CFA Practice Question

There are 361 practice questions for this study session.

CFA Practice Question

Susan Roberts, CFA, a portfolio manager for Howard Investment Counsel, has just received a call from Michael Moore, an institutional broker. Moore is calling to recommend buying Megamove, an obscure stock on the Nasdaq Stock Market, as a takeover candidate. In the past, Moore has demonstrated an ability to pick takeover candidates. If Roberts buys the stock, is she violating CFA Institute's Standards of Professional Conduct involving trading on material nonpublic information?

A. Yes, because Roberts is receiving confidential information.
B. No, because Roberts is basing the purchase on the "mosaic theory."
C. Yes, because Moore and his sources are breaching fiduciary duty and are receiving personal benefits as a result.
D. No, because Roberts neither knows nor has any reason to know of a breach in the laws about using material nonpublic information.
Correct Answer: D

User Contributed Comments 25

User Comment
kalps I think the answers are unclear, D should actually say that theere does not appear to be any breach of laws regarding use of non-public information.
Vernon so since roberts is not an analyst, (institutional broker) he is unaware and doesn't have to be aware of laws that only anaylyst are resonsible to abide by? essentially it is the same as a joe schmoe telling you to buy a certain stock.
TheProfet I believe what is key in looking at this question is that there is no evidence in the fact pattern that leads us to believe (or Roberts to believe) that Moore has possession of any material, nonpublic information. Therefore, there is no violation.

If Roberts used this information to buy stock into his funds using Moore's statement as the basis for such investment, Roberts would most certainly be in violation of Standard V (A) for not performing the necessary due diligence and having a reasonable basis for investing in the stock.
mtcfa The information is not material as it stems from a reccomendation absent of any "juicy tidbits." However, Roberts probably is guilty of violateing Standard V(B) by not discerning fact from opionion.
gomumia yeah but she is CFA chartholder so she should know about that
Slothrop V(B) is Communicating with Clients and Prospective Clients. V(A) is the Diligence and Reasonable Care. However, I assume that V(A) still allows a portfolio manager to use a recommendation (even if only an opinion) from a source that has a track record of success.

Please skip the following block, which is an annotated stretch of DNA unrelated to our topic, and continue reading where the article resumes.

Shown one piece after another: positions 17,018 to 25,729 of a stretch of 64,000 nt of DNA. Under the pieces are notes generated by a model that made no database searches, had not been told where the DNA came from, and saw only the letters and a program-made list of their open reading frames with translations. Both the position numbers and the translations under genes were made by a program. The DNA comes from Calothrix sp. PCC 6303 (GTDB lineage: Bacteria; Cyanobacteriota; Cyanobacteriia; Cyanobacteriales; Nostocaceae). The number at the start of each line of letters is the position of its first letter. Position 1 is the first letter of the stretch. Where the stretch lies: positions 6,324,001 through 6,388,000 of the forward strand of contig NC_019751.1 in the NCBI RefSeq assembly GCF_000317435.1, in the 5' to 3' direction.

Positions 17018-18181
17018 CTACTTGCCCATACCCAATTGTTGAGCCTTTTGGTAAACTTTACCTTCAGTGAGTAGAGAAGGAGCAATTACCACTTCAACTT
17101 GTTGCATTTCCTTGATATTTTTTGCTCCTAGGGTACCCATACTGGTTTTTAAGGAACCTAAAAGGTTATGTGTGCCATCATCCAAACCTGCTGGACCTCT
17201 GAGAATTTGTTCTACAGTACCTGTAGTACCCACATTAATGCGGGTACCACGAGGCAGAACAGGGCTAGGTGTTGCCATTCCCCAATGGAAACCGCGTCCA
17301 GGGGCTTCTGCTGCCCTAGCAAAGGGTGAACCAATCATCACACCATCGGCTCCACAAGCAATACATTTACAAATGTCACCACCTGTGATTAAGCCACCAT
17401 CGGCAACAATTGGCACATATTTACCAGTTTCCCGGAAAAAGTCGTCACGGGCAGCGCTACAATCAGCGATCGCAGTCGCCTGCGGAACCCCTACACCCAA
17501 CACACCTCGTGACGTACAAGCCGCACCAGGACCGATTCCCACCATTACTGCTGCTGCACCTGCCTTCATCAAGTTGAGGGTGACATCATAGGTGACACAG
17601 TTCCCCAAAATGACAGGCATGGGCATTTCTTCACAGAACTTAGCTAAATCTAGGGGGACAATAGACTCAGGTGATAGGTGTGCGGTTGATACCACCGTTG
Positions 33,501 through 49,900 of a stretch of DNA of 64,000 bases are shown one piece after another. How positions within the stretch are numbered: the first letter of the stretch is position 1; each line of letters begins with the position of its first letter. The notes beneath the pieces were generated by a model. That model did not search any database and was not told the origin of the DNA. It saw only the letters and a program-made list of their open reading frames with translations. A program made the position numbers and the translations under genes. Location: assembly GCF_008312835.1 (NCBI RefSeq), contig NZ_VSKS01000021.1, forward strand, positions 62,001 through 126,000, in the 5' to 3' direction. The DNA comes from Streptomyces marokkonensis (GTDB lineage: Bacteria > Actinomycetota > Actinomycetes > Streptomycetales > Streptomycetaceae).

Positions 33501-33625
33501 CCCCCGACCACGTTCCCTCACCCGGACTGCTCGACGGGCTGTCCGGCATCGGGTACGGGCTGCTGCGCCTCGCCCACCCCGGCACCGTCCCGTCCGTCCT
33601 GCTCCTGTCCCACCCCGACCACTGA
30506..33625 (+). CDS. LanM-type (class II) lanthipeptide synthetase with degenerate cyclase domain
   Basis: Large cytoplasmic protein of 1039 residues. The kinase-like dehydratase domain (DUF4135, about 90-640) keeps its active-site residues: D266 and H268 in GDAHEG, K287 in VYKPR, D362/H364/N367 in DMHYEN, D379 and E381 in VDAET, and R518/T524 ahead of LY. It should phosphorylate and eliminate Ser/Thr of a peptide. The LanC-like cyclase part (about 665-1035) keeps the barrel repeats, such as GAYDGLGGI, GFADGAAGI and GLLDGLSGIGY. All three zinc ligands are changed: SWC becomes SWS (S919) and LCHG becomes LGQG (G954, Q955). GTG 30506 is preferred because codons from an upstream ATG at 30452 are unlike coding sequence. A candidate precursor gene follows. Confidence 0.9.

surob Thanks TheProfet for clear explanation. Make sense big time.
buzai2000 ya i agree with Theprofet
epizi I think the issue of material non public info should not emerge here.It is clearly stated that Moore has in the past demonstrated ability to pick takeover stock, of course the present recommendation is base most probably on the same ability not because he is in possesion of material non public information.
danrow Well, she did not broke the code by using material non public information, but she violated the code by not having reasonable basis for her judgment.
sanyukta agree with danrow
TammTamm D is the answer because Susan is getting the info from another broker who didn't mention anything about where he obtained the information. He's picked takeovers in the past.
ggupta "how about the source of information".. Roberts is receiving information from another broker and therefore there is less materiality and less reliable is the source. Can this be the reason?
AUAU Susan had no idea of what the info is (ie materiality or publicity). The case not said anything but only Moore's past experience.
So, Robert not in violation.
dblueroom well, ideally, Roberts should have reasonable basis rather than being told by Moore. The firm being a takeover target prior to public announcement should be material information, however, here we do not really know.
ljamieson Michael Moore, an institutional broker... Or is he?
erinelize I guess in this case we're supposed to assume that Roberts is buying the stock for herself and not her clients, so due diligence and reasonable basis don't have to apply?
nayagan Well the answer was definitely yes, since there is no nonpublic info being exchanged (to her knowledge). From there, you know it isnt mosaic bc there is no nonpublic info avail, so I guess D
josie491 Key sentence "demostrated the ability to pick takeover candidates"
kahh If he did buy the stock without conducting substantial research and due diligence??
Creep D is the correct answer, but it doesn't mean he isn't breaking another standard or code of ethics.
gill15 Note to self, when I become a CFA Charterholder, do NOT ask Brokers if the information is Material Non Public and then I will not break that rule.
Shaan23 I dont get this either. There's a question from the text just like this where A gets info from B and A in the answer must NOT assume that it is non material. Need to check if it is insider information otherwise it violated IIA
Shaan23 actually just looked it over...think the key is that he recommends and does not say anything definitive like this will happen....
raffrobb Lesson learned! Read the choices very carefully...Answer D makes sense now that I re-read answer choices with 20/20 hindsight. Roberts, the Portfolio Manager would have no basis for suspecting a breach or there is material non public information involved.
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